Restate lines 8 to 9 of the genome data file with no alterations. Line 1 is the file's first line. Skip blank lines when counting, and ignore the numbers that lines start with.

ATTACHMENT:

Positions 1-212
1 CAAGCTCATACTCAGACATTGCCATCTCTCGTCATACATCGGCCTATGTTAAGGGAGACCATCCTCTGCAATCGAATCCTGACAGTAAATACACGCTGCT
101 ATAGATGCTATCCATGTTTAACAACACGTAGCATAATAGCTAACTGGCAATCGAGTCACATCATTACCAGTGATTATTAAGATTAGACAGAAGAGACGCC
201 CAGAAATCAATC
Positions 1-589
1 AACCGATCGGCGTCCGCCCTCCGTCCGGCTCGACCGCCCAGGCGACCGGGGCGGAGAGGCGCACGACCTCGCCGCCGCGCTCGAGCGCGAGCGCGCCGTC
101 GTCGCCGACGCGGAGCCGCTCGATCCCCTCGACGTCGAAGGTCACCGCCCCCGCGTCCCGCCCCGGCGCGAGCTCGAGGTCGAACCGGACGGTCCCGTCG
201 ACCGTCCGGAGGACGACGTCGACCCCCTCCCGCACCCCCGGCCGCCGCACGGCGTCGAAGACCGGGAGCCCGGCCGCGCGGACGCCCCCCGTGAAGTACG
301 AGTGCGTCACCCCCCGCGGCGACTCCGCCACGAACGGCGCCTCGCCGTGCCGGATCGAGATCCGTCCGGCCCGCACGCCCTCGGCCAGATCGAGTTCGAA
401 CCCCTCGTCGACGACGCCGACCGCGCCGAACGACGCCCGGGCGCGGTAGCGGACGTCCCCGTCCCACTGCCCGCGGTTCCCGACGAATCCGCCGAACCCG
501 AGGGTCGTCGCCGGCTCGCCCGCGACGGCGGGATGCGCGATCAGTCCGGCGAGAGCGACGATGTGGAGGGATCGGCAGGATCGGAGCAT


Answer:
201 ACCGTCCGGAGGACGACGTCGACCCCCTCCCGCACCCCCGGCCGCCGCACGGCGTCGAAGACCGGGAGCCCGGCCGCGCGGACGCCCCCCGTGAAGTACG
301 AGTGCGTCACCCCCCGCGGCGACTCCGCCACGAACGGCGCCTCGCCGTGCCGGATCGAGATCCGTCCGGCCCGCACGCCCTCGGCCAGATCGAGTTCGAA